YMCA program takes students to other states, countries

Elizabeth Putnam

During May Intersession last spring, while some students sat down to discuss the process of moving into summer housing, Kera Jean Peterson sat down with members of the African National Congress in South Africa to discuss the process of creating a unified nation.

The experience was part of the YMCA Immersion program, which allows students to participate in service projects both domestically and internationally during winter and spring breaks.

“You become aware of the connections that you have Ö and the people that you touch,” Peterson said. “Programs like immersion allow the participants to see that they have connections to people everywhere.”

Mark Haase traveled to Texas twice when he was a student at the University during the late ’80s. He visited sanctuaries and orphanages as a volunteer focusing on refugee and immigration issues.

That experience eventually compelled him to become program adviser.

Haase said the program facilitates experiential learning, in which students meet face-to-face with those affected by hardship.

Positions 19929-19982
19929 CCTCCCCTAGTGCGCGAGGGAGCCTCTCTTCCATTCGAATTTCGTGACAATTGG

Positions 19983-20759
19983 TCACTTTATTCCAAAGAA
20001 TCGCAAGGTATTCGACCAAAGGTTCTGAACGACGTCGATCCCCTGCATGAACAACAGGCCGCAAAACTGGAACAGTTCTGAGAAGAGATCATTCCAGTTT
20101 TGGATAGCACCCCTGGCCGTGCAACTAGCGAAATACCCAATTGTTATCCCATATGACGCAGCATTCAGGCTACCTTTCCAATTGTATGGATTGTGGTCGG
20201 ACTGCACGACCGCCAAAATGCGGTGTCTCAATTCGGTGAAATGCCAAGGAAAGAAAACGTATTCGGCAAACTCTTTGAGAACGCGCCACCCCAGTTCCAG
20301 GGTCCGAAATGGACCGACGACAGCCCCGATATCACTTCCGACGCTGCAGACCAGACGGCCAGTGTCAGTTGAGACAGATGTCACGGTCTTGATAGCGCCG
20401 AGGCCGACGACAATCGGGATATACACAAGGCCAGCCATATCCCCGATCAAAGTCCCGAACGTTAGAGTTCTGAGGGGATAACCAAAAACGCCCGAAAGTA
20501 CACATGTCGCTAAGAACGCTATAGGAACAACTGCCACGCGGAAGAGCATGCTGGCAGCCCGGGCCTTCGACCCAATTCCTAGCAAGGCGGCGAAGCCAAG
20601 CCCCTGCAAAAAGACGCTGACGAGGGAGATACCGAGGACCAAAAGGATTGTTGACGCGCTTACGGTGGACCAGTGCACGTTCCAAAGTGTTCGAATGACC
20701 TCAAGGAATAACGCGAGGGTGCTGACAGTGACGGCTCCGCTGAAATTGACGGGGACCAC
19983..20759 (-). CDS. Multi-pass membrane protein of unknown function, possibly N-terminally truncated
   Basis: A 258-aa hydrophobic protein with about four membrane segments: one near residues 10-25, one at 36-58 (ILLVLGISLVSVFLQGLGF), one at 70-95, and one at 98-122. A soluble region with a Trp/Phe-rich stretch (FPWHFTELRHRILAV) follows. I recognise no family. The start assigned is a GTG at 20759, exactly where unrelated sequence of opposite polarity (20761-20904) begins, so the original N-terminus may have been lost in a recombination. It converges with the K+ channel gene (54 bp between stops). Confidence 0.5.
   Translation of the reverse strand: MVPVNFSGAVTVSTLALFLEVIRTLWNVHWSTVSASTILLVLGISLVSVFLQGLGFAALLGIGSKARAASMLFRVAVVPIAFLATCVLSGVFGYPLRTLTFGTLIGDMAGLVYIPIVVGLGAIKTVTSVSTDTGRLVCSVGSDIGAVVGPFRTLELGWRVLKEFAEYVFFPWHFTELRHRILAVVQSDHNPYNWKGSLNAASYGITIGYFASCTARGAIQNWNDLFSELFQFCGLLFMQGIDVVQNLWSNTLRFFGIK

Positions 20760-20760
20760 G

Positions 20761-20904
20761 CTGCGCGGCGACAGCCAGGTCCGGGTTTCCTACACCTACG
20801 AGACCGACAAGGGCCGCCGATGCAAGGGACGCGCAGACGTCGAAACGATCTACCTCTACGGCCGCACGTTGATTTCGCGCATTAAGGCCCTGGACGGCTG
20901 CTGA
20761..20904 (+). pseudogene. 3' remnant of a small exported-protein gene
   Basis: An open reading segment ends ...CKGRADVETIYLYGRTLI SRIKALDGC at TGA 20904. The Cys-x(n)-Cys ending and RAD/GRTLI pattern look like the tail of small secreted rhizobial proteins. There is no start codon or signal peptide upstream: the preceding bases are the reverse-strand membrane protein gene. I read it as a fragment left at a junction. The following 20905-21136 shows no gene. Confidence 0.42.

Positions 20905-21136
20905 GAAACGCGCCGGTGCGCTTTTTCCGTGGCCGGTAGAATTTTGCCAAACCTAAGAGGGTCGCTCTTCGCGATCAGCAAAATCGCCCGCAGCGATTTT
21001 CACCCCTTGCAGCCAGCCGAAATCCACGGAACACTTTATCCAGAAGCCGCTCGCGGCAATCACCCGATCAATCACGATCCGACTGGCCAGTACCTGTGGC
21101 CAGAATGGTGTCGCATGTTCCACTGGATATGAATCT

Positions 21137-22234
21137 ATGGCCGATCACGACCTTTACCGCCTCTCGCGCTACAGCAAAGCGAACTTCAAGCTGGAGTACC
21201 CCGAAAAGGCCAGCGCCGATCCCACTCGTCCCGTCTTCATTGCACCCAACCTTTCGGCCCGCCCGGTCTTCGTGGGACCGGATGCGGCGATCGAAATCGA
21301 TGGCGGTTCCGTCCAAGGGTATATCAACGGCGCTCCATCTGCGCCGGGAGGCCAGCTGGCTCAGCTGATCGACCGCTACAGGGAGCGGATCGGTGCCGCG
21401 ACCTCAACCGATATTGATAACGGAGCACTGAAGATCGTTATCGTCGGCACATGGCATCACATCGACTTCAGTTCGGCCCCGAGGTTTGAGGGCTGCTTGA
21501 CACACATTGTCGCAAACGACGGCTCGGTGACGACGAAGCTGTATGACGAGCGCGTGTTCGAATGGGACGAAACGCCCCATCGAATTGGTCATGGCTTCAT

“We attempt to come away with a balance and realistic understanding of the issue and hopefully ideas for the solutions,” Haase said. “We form an intentional community of students who come together and work to understand the issues together.”

Isabella Nartey will spend her winter break in Texas, one of three trips the group has planned for January.

Students will examine border economics in Texas and Mexico, uranium mining in New Mexico and HIV/AIDS in southern California.

Nartey said the program is a hands-on way of learning about current issues facing the world.

“I’ve been on three trips with this program Ö I have found them enlightening and self-empowering,” she said.

A trip to Ghana is planned for May Intersession, Nartey said.

She and Peterson will lead the trip focusing on the HIV/AIDS epidemic in Africa.

Haase said it’s a unique opportunity to be a student leader.

“Other colleges have these programs, like St. Thomas, but what makes this one different is that it allows students to plan, organize and run the trips,” Haase said.

He said enrollment has been down the last couple of years because of adjustments to the semester system, but participation has increased this year.

Administrative grants, fund-raisers and scholarships fund part of the trips, but most of the cost comes out of the students’ pockets, Haase said.

The average cost is approximately $350 to $450 for domestic trips and approximately $2,100 for international trips.

But Nartey said the money is well worth it.

“The people who apply to go on the trips are interested in the issues that we are studying, so they are in it for the experience,” Nartey said.

The deadline has passed for winter break trips, but applications for spring and summer programs will be available in January.

Peterson said the May Intersession trip application might be available before winter break.

Elizabeth Putnam welcomes your comments at [email protected]